God Doesn’t Take a Summer Vacation

God Doesn’t Take a Summer Vacation

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sunflower-drawingSummer is in full swing. That means trips to new, exotic places or maybe trips to visit friends in old familiar places. Either way, summer often means being away from home for some period of time, and that means not being home for Sunday liturgy. So, what do you do when you’re traveling on a Sunday?

When I didn’t have children, it was so much easier to find a parish to visit. My husband and I did this regularly just after we converted. If we visited my parents for Christmas, we would attend the Antiochian parish in Metairie, or maybe the Greek parish in New Orleans. It always meant a little extra driving, sometimes at odd hours, but it seemed like the natural thing to do.

After having children, we became less inspired to make the extra effort to drive 30 minutes out of our way to find a church on a Sunday or holiday. I admit it. We got lazy. Especially, when we had a 4-year-old and an infant, it was hard not to be lazy. Sometimes we would go with my parents to their Catholic church (I wanted to make some effort for God), sometimes we would skip altogether (I didn’t want to condone heretical views)…

We’ll be taking another trip later this summer to visit family in the South, and we’ll be there when it’s time for Sunday liturgy. I’ve been thinking about this and what to do. The children are older now and, for the most part, better behaved in church. It is a little easier to visit a new parish. On the other hand, I like to make the most of the time we spend with our families, so I hate to miss an entire morning away.

As school was ending last week, we heard quite a bit from teachers and CPS officials about not losing what the children learned during the school year. Read, Discover, Learn is the theme of our library summer reading program. Summer vacation is to be a homeschool extension of the school year. That reminds me: God doesn’t take a summer vacation… So, I probably shouldn’t forget Him on my summer vacation. He’ll be home in every parish, and any parish can be my home away from home.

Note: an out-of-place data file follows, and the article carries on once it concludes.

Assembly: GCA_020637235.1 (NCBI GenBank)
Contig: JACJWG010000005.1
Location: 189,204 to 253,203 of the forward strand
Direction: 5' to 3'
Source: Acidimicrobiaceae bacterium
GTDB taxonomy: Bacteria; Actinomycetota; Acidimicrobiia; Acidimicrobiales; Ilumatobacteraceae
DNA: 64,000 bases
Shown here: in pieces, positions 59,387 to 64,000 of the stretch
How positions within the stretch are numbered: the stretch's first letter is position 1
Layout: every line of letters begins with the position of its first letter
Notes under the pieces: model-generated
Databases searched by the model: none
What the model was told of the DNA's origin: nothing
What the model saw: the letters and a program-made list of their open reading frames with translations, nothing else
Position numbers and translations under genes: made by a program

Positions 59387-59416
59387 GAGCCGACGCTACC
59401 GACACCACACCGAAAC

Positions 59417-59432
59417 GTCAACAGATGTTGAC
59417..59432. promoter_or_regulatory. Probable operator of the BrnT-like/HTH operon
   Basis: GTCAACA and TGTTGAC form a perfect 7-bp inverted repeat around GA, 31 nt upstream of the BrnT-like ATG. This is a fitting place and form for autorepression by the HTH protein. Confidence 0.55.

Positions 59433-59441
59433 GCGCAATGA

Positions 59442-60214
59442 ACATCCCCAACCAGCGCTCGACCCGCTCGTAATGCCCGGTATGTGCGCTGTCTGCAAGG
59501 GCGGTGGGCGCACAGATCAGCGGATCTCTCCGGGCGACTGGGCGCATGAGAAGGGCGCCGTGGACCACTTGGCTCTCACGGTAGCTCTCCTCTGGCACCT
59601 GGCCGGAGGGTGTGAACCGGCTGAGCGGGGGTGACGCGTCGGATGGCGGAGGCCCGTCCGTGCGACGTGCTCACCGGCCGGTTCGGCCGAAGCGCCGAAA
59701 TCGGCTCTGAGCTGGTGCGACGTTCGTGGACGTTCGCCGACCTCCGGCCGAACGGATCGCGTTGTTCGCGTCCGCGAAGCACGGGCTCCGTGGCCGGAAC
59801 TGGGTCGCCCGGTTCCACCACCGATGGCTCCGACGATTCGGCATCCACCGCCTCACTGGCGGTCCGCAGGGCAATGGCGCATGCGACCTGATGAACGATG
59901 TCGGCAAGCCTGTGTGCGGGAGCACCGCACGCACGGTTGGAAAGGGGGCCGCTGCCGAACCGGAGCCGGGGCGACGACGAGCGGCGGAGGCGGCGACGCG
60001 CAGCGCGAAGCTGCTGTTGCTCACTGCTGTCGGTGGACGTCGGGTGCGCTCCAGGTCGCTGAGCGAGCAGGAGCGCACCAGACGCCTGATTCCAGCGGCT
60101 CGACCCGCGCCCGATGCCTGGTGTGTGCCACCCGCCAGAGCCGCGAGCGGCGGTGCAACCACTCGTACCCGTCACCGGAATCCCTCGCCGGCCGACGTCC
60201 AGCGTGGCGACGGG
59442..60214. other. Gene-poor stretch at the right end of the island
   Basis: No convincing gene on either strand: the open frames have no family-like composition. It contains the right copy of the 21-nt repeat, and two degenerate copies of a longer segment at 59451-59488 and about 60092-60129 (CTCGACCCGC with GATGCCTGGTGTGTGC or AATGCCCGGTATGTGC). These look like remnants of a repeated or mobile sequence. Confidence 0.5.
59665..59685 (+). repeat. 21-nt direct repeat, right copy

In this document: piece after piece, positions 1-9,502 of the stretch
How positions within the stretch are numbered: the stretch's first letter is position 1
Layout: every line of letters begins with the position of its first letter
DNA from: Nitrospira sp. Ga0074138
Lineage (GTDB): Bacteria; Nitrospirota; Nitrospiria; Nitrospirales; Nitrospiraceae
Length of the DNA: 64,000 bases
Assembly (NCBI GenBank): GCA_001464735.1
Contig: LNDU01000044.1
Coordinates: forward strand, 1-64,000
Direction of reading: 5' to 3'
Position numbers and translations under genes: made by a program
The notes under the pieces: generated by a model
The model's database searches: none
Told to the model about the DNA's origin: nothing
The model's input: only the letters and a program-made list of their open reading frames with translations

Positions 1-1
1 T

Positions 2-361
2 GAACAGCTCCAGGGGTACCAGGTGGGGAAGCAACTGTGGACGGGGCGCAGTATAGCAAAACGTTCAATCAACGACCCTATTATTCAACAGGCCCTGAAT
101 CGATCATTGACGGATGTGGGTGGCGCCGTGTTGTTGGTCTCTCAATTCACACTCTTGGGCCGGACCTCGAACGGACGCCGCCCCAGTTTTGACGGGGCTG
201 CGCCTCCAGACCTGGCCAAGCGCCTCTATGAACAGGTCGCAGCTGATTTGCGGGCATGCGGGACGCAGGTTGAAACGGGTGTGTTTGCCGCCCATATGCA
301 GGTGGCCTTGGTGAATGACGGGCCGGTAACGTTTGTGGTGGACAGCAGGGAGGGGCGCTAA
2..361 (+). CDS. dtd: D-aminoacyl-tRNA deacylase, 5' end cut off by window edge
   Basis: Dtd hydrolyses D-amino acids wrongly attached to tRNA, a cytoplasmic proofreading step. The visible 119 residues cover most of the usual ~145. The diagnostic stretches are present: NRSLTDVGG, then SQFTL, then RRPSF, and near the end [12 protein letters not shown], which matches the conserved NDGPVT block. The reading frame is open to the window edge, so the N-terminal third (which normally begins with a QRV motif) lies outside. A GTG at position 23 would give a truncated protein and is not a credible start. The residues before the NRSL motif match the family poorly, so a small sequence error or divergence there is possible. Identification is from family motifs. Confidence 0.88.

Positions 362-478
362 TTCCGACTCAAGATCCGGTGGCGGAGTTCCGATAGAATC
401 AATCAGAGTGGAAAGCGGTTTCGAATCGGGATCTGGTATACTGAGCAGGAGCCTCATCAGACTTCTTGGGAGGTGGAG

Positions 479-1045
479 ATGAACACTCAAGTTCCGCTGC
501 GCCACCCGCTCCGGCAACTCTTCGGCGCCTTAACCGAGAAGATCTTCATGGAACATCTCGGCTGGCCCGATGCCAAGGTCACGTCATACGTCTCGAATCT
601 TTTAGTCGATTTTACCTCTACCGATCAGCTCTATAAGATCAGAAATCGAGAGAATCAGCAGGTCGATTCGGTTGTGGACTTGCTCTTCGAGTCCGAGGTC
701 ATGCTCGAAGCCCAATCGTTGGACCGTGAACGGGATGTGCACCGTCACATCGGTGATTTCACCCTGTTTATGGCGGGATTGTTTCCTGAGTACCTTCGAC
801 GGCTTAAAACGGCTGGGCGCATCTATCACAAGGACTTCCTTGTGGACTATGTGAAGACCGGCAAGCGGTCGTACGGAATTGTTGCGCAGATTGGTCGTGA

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Kelly Lardin

Kelly Ramke Lardin is the author of the children's books Josiah and Julia Go to Church, and Let's Count From 1 to 20 (bilingual counting books in French and Spanish). She holds degrees in French from The University of the South and Tulane University and studied translation at SUNY-Binghamton. She has always enjoyed writing and loves studying languages. She converted to Orthodoxy shortly after marrying her husband, who is also a convert to Orthodoxy. Her journey to the faith was fraught with struggle, but she wouldn't trade it for anything. Together she and her husband are raising their two daughters in the Orthodox faith. This continuing journey still has its moments of struggle but is also a joy. Visit her at kellylardin.com for more information on her books and to read short stories and other writings. She also blogs about her faith, family, and life in Chicago at A Day's Journey. She is available for speaking engagements through the Orthodox Speakers Bureau.